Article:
It's the same old story again and every pundit will repeat the same mantra.
Since they ceased to be a going concern six years ago, Arsenal's pattern has been like a scratched record: lots of promise, a threat of a title run but a terrible spine that sees them capitulate - and mostly against weaker teams.
But this time out I'm not even sure they can even hint at a threat - as always they're lacking a proper spine down the middle: a strong striker to play alongside Robin van Persie, a tough experienced central midfielder, anything close to a fit centre-half worthy of the club and, as I've been saying since Jens Lehmann was released, a keeper (Wojciech Szczesny has potential but he simply isn't ready yet, not with that shambles of a defence to organise).
This time it's even worse though! What they do have - lovely, skilful midfielders like Cesc Fabregas and Samir Nasri. Oh dear.
These ridiculous sagas have been appallingly managed by the North London club, and to a lesser extent Cesc: Nasri's made it clear he won't sign a contract, so the choice is simple for Arsenal - sell him and replace him, or let him go on a Bosman.
Let's start with Nasri. We knew months ago that he wanted out, so why not stop horsing about, sell him to City for £22 million, and buy Mata when his release clause is still set at - yes - £22m. No?
And then Cesc - he's been a bit two-faced by refusing to submit a transfer request when we all know he wants to go to Barca, and when none of us would blame him for it. They're the best team in the world, with the best players, and one of the best coaches. And it's home. By sitting about refusing to decide on his future he's doing Arsenal no favours and - until he allegedly agreed to forego his loyalty bonuses - was not helping negotiations.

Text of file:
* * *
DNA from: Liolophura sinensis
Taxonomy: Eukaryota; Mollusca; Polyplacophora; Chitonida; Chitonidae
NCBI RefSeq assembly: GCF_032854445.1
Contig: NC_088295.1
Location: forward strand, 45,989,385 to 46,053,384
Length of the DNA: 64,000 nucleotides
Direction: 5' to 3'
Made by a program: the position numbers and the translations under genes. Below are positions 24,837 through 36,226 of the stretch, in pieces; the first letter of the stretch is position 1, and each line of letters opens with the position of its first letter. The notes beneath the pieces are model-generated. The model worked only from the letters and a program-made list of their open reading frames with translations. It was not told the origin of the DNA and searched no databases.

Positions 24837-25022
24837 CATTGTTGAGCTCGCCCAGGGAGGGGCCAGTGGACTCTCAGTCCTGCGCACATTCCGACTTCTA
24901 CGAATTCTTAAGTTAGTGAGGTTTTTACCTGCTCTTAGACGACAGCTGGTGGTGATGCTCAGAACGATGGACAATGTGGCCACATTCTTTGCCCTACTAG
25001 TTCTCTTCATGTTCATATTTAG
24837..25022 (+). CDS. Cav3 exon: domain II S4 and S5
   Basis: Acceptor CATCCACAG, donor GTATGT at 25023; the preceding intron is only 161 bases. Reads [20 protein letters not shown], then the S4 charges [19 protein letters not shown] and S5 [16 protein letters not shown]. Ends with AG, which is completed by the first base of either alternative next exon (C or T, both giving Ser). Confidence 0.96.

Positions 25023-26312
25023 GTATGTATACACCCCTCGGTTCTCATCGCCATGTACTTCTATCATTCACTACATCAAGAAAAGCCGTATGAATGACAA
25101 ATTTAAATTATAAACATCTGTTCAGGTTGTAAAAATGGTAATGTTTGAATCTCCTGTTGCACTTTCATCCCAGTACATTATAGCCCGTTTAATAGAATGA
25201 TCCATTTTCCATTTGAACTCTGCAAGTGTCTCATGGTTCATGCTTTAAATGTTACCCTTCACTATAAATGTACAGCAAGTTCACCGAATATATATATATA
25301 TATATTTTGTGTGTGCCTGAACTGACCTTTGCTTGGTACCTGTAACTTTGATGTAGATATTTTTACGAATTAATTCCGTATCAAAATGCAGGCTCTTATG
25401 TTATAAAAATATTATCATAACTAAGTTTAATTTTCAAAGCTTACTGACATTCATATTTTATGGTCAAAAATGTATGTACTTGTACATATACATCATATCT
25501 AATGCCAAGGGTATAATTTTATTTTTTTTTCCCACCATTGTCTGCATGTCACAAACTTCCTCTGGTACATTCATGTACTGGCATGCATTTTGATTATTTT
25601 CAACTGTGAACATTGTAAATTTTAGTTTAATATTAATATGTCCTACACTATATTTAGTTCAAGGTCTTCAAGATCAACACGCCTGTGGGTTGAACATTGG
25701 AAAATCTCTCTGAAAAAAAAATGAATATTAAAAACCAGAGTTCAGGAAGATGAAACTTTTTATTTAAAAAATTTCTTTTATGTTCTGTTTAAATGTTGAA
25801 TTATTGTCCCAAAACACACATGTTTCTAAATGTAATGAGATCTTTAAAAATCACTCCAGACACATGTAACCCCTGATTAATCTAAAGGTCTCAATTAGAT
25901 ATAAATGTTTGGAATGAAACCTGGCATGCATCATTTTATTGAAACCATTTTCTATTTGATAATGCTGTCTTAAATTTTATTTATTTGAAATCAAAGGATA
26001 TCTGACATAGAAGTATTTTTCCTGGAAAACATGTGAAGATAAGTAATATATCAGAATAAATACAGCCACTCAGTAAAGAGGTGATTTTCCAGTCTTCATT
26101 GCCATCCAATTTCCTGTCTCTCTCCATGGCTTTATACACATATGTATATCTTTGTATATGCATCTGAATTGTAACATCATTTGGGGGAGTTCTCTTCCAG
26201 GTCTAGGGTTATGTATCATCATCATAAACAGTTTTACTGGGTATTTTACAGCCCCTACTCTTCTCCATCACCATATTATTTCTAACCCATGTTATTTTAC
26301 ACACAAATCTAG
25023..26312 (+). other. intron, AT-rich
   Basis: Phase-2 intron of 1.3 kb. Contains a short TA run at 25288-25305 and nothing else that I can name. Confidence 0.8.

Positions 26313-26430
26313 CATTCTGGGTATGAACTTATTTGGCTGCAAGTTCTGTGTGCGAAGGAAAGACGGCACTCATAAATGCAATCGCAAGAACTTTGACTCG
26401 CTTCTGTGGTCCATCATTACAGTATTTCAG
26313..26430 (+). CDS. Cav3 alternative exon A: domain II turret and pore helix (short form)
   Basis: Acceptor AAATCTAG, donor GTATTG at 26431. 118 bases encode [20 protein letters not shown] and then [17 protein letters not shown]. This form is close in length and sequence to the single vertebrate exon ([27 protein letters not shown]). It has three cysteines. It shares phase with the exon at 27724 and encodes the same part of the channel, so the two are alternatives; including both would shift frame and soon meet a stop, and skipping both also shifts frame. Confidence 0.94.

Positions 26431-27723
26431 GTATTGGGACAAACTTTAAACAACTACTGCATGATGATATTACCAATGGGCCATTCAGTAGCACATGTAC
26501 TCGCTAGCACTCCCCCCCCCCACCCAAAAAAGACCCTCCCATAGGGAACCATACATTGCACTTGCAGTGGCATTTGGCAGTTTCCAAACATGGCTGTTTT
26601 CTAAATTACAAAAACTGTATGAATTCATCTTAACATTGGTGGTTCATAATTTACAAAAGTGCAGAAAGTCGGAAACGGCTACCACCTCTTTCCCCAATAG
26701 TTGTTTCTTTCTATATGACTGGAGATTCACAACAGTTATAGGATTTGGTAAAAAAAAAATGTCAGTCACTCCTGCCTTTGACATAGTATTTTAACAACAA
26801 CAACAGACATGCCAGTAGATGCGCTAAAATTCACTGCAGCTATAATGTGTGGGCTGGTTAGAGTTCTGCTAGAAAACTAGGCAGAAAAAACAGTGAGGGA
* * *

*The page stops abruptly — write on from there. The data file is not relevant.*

As it stands all he has done is insult the fans' intelligence and drive his own price down when all he needed to do was say "I love Arsenal, but I really want to join Barca", agree to the transfer and allow Arsenal to get the best deal and time to replace him properly.
It's hugely frustrating and points to a lack of proper control of the situation from Arsene Wenger.
Anyway, what Arsenal should have been doing from the moment the window opened was sorting out the defence. Chris Samba has been pining all summer and he's exactly what they need - fearless, wins everything in the air and even gets goals. At the moment teams know that all they need to do to ruffle Arsenal's feathers is to lump it in the box: teams are actually scared to lump it in the box with Samba around, because he'll win it all day and eat your centre-forward for starters before munching on the rest of your team.
Every successful Arsenal team had a big hard so-and-so who defended like his life depended on it: Martin Keown, Sol Campbell and Tony Adams. They don't really need a fantastic footballer at centre-half, and even if that's what Wenger wants he's scrimping over a couple of million for Phil Jagielka and hasn't even bid for Gary Cahill - yet he's happy to spend £12m on another winger.
Another winger, who is also an untested teenager who has only played in the third division. I made the jump from the third tier to the top flight when I left Fulham, and it was a difficult but manageable transition.